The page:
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- Mexico just created a 150,000-square-kilometer (57,000-square-mile) marine reserve surrounding the Revillagigedo islands off its west coast. What is a marine reserve? Use our reference resource for some help. Better yet, watch the video above and let Mel the fish tell you about it.
- A marine reserve is a type of marine protected area (MPA) in which removing or destroying natural or cultural resources is prohibited. Like many marine reserves, the Revillagigedo reserve is a “no-take MPA,” meaning no extractive activities will be allowed in the reserve. Extractive activities include fishing, mining, onshore hunting, coral or shellfish collection, and drilling.
- What makes the Revillagigedo islands such a crucial place to create a marine reserve?
- Nicknamed the “Galapagos of North America” or the “Galapagos of Mexico”, the islands are rich in biodiversity. The warm Pacific waters are home to hundreds of species of sharks, rays, tuna, and other fish; humpback whales and bottlenose dolphins; and five species of sea turtles. The islands themselves are home to endemic species of birds, lizards, and snakes.
- Unlike the Galapagos, the Revillagigedos are largely uninhabited. (The Mexican navy maintains small stations on two of the islands.)
- The Revillagigedo islands are an important migratory stopover for marine mammals, reptiles, and birds. For example, the islands provide a winter home for humpback whales (learn more about them here); nesting sites for endangered green sea turtles (learn more about their migration here); and the only place where the critically endangered Townsend’s shearwater breeds.
- The isolation and biodiversity of the Revillagigedo islands have made them one of the most popular (and lucrative) dive spots in the world.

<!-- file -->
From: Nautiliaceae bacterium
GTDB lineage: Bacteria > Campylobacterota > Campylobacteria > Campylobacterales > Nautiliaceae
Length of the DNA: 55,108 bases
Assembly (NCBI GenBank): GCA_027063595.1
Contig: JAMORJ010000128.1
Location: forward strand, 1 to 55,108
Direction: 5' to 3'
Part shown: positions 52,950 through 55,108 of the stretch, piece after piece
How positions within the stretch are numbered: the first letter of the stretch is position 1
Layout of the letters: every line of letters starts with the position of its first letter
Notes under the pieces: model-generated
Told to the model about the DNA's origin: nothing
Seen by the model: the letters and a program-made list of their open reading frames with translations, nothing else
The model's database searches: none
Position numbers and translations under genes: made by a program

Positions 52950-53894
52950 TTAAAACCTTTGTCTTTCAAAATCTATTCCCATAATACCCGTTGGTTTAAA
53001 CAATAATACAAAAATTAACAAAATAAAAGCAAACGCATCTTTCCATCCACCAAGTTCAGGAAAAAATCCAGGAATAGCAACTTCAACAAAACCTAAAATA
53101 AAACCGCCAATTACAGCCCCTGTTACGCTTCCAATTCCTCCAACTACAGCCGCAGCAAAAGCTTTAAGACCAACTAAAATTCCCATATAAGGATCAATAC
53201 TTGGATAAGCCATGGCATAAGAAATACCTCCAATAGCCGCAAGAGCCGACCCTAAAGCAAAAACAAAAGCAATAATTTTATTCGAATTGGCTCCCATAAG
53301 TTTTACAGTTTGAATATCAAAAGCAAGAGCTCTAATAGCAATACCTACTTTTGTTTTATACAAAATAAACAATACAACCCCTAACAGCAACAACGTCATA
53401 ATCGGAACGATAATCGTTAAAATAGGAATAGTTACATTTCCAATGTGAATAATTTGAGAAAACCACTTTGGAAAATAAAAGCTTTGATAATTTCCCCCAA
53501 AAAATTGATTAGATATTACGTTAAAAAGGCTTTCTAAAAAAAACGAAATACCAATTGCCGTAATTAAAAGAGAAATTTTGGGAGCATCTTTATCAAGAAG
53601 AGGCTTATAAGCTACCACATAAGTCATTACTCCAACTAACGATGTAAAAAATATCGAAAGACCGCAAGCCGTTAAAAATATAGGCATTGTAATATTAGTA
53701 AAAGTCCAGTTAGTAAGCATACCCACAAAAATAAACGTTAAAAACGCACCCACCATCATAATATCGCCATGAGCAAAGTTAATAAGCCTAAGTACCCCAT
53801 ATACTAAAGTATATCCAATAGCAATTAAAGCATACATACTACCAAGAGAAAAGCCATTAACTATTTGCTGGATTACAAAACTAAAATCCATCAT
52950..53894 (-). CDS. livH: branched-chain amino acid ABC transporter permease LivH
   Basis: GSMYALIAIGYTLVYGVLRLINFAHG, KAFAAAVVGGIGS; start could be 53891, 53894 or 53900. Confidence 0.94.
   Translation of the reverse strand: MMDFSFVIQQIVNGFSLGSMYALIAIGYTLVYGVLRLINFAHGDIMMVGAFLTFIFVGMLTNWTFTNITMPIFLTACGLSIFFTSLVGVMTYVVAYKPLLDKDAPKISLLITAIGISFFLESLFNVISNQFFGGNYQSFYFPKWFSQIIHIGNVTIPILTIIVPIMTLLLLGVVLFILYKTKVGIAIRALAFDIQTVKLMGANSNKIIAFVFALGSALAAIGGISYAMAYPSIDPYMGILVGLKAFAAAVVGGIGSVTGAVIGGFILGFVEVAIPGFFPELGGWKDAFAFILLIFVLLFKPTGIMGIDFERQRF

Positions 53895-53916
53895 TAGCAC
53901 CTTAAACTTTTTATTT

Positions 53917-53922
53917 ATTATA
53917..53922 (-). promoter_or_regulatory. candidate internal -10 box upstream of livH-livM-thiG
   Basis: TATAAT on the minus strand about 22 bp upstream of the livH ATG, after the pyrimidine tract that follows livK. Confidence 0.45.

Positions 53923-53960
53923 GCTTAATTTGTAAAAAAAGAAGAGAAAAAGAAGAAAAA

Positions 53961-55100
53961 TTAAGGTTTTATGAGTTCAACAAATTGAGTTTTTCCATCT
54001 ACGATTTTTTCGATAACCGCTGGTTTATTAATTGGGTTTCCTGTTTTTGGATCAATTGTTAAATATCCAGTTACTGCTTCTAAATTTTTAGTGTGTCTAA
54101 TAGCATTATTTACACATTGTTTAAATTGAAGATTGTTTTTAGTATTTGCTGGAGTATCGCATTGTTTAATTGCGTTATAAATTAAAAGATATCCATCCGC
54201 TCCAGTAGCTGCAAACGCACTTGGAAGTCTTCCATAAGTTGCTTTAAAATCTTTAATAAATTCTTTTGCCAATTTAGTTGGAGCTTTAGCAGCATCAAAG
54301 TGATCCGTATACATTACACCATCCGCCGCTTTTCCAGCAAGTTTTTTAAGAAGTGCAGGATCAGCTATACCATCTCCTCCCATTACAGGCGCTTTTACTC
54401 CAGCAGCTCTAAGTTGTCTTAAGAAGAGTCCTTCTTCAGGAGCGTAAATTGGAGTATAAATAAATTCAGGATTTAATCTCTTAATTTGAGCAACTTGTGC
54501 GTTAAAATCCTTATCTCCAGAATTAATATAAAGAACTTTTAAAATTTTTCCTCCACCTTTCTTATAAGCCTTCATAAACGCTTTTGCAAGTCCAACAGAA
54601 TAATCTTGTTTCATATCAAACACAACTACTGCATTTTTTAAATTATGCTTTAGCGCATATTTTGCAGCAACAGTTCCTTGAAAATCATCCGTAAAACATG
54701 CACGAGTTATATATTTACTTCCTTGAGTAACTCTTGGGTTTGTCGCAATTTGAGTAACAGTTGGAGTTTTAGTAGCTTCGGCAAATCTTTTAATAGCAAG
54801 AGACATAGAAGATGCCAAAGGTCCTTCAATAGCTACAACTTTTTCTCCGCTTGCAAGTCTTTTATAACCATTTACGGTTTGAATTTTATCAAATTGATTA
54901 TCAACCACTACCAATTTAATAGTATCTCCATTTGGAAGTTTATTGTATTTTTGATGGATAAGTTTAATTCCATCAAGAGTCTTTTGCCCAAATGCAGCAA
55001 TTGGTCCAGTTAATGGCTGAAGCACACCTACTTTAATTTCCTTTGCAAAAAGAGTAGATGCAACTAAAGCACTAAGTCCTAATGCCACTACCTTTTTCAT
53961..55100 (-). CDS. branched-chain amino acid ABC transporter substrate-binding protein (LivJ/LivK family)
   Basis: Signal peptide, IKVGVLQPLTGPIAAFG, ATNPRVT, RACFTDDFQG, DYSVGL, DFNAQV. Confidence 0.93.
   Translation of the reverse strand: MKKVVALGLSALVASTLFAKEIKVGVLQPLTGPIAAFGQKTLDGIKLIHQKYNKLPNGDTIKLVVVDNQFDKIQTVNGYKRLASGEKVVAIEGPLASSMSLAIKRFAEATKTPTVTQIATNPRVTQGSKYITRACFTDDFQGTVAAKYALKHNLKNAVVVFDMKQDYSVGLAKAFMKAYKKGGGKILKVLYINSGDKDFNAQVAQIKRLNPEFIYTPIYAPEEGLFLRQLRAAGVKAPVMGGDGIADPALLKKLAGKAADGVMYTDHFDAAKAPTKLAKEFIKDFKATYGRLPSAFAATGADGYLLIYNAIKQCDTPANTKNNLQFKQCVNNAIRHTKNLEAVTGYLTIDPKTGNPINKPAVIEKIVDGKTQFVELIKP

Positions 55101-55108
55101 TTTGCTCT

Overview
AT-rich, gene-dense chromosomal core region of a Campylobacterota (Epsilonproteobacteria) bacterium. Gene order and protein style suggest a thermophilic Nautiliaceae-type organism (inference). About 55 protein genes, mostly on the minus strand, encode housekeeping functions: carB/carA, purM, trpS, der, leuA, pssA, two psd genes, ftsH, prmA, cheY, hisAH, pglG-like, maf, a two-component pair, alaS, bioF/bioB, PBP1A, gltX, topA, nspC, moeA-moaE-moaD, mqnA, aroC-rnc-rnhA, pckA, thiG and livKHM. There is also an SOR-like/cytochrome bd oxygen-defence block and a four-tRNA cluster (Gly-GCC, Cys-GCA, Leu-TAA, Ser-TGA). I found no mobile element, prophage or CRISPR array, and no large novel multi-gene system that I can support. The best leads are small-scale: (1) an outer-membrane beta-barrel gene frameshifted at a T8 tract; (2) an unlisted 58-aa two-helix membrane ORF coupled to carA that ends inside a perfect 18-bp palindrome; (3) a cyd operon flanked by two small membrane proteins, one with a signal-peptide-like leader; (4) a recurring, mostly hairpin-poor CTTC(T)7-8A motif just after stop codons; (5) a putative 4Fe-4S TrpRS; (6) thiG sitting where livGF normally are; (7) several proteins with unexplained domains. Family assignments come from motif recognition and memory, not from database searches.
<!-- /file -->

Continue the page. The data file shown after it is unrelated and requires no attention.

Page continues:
- The unique habitat of the Revillagigedo islands are already a national biosphere reserve and a UNESCO World Heritage Site. Learn more about that here.
- What activities threaten pristine conditions in the Revillagigedo islands?
- commercial fishing. According to the Guardian, the Revillagigedos are a “breeding ground for commercially fished species such as tuna and sierra. However, the various fish populations had suffered, unable to reproduce fast enough for the rate at which they were fished.”
- sport fishing. According to our Pristine Seas expedition to the Revillagigedos, sport fishing targets large ocean predators, such as tuna, wahoo, and grouper.
- development. The tourism industry would thrive on the Revillagigedos—hotels, restaurants, recreational activities.
- invasive species. Although largely eradicated, the presence of introduced species such as sheep, pigs, and mice have left a long-lasting impact on the landscape.
- How does the new marine reserve protect the Reillagigedo islands? Read through the National Geographic article for some help.
- The reserve is a no-take MPA, meaning all forms of fishing and extractive activities are prohibited.
- Construction of hotel facilities will not be permitted on any of the islands.
- Tourism will be limited to a set number of dive boats, and no tourists will be allowed onshore without a permit.
- The area will be strictly policed by the Mexican navy.
- According to the Guardian, creating the marine reserve “wasn’t an easy decision because [it] had significant opposition from the commercial fishing industry.” However, our explorer Enric Sala says the fishing and tourism industries might actually welcome the marine reserve. Why? Read through the National Geographic article for some help.
- “Mexico’s fishermen should see their catches in waters outside the reserve increase, says Sala, due to spill-over of growing fish populations in the protected waters. That’s exactly what happened around the Galápagos after fishing was restricted in 1998, turning former adversaries of the reserve into supporters.”
- “The proposed reserve should also increase the amount of dive tourism to the area, which is already a $15 million business. Boats often leave out of the popular resort destination Cabo San Lucas, a few hundred miles away. Each living manta ray is worth 57 times more to Mexico’s economy through increased tourism than the money received by selling its body parts to Asia, Sala’s team calculated.”
Nat Geo: Revillagigedo Islands
UNESCO: Archipiélago de Revillagigedo
Nat Geo: What is a no-take zone?
Nat Geo: What is a marine reserve? (video)